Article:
Data from the hospital shows an increase in acceptance rate whereas the number of women seeking family planning services at the facility is currently between 16 and 20 every day.
Buthaina Omary Khamis, In-charge of the hospital’s family planning department linked the successes with outreach services that have greatly helped to convince most of the rural women to use contraception.
“Women are now aware of family planning services and the importance of giving birth at hospitals. They are voluntarily seeking the services”, said Khamis who has been providing family planning services in Zanzibar since 1985.
She however acknowledged the educational training offered by Jhpiego through the UASID funded project—‘Boresha Afya’ that helped to sharpen her skills on family planning services. She said ten nurses from Kivunge, Makunduchi and Mnazi Mmoja hospital benefited with the trainings.
“We are thankful to our partners for the educative training on family planning and caring of the baby during and after birth”, she noted adding they were also equipped with skills on how to conduct advocacy to women on the importance of using contraception.
Interviewed, Miza Pandu Wadi (36) from Kaskazini ‘B’ district in Unguja said: “My ninth pregnancy was worse; I experienced a number of complications and illness. It is during the pregnancy period I started thinking of using contraceptives”.
Miza, a mother to nine children said that all her children were breastfeed for less than a year with exception of one child who was breastfed for two years. She linked the situation to poor knowledge on family planning services which led into her conceiving unknowingly.
According to her the low acceptance rate in rural areas is due to the fact that some of the peripheral health facilities do not offer family planning services. She said a nurse at Kitope dispensary in Kaskazini ‘B’ district advised her to go for antenatal services at Mnazi Mmoja hospital after ultrasound results showed she had twins.
“After giving birth in 2016, I told the doctor that I wanted to start using contraception since I was satisfied with the number of children I had. My husband backed the idea and he doesn’t want me to conceive again”, said Miza who has since then been using the Intra Uterine Device (IUD) method.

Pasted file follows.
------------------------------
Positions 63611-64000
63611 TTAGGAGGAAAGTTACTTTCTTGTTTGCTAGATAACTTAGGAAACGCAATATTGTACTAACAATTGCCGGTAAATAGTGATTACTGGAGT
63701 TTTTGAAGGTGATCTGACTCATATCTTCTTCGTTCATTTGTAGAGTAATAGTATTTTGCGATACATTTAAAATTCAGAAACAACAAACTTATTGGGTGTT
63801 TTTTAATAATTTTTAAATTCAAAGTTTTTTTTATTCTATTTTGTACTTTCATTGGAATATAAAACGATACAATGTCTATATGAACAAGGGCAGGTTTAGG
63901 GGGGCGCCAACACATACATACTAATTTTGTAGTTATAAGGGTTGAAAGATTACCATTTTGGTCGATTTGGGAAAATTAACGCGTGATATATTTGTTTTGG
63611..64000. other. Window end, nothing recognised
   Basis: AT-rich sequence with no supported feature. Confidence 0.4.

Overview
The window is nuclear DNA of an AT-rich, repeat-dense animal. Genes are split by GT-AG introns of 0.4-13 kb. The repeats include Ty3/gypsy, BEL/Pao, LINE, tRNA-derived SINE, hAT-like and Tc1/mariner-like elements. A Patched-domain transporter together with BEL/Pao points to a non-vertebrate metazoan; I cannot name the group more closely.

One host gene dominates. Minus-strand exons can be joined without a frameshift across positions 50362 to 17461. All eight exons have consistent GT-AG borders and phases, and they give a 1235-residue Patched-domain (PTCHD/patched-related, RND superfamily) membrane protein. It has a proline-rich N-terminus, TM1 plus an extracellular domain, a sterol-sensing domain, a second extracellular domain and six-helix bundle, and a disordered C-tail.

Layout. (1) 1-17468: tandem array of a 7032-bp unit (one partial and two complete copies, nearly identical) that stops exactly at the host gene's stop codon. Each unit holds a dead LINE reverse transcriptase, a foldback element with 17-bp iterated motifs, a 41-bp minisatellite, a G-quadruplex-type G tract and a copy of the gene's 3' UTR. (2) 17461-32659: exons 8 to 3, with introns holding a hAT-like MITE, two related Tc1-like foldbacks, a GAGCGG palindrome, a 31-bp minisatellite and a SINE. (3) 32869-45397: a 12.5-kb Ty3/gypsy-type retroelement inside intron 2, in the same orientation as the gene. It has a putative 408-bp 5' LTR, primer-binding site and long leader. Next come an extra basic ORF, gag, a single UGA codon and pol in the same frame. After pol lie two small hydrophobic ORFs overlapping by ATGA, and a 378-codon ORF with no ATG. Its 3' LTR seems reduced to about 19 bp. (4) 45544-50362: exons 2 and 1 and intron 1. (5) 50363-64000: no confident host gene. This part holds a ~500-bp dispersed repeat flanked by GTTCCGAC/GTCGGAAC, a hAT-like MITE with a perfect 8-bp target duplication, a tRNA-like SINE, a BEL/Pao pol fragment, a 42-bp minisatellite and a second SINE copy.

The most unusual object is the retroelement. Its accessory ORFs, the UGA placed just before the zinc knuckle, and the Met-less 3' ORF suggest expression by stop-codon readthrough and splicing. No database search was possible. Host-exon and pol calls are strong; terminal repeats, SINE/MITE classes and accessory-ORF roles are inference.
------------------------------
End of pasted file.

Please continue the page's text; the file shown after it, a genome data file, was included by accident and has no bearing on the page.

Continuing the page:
Meanwhile, the referral hospital has managed to reduce the number of maternal and newborn deaths with exception of few cases caused by various factors including delays to report to the hospital especially those coming from peripheral health centers.
Nurse Midwife at the maternity ward, Bimkubwa Suleiman Khalfan said nearly 100 women gave birth at the hospital during high season which is from April to August while during low season, the number decreases to 40 deliveries per day.
“Expectant mothers no longer lose their lives during delivery, we have the best knowledge and skills on management of postpartum hemorrhage (PPH) and pre and severe Eclampsia which are among leading factors contributing to women deaths during pregnancy and after delivery”, said Khalfan who also benefited with training offered by USAID ‘Boresha Afya’ project which is facilitated by Jphiego.
She added: “My skills have been improved. I am more confident with increased competence since I execute mu duties in accordance with the guidelines on how to treat pregnant women”.
Lailat Ramadhan Haji (28) who gave birth at the facility in August this year, hailed the services offered at the hospital insisting despite having complications during pregnancy and bleeding after birth, she was properly assisted to safely deliver her baby.
“The nurses saved my life because I had all the danger signs during and after pregnancy. I am advising my fellow women to ensure they give birth at hospitals to avoid deaths that can be caused by over breeding or Eclampsia”, she said.
Lucy Ikamba, Jhpiego Project Program Advisor in Zanzibar said they are working with religious and local leaders in advocating for family planning within the community.
“The number of people accepting to use contraceptives is increasing since we started to engage local and religious leaders in conducting advocacy. The leaders work closely with community health workers (CHW) where public meeting were conducted in both, Unguja and Pemba Islands”, said Ikamba noting with the support from religious leaders communities are changing their mindsets that using contraceptives is not a sin.
She insisted that more has to be done to empower women to make decisions on their own because currently they are required to seek permission from their husbands before using any of the contraception methods.
The government through Ministry of Health, Community Development, Gender, Elders and Children, plans to increase spending on family planning services from 32 per cent to 45 per cent by 2020 as the Tanzania Demographic and Health Survey (TDHS) 2015–2016 indicates that the country’s unmet need for contraceptives stands at 22 percent among married women aged between 15 and 49 years and 23.5 percent among young women aged between 20 and 24 years.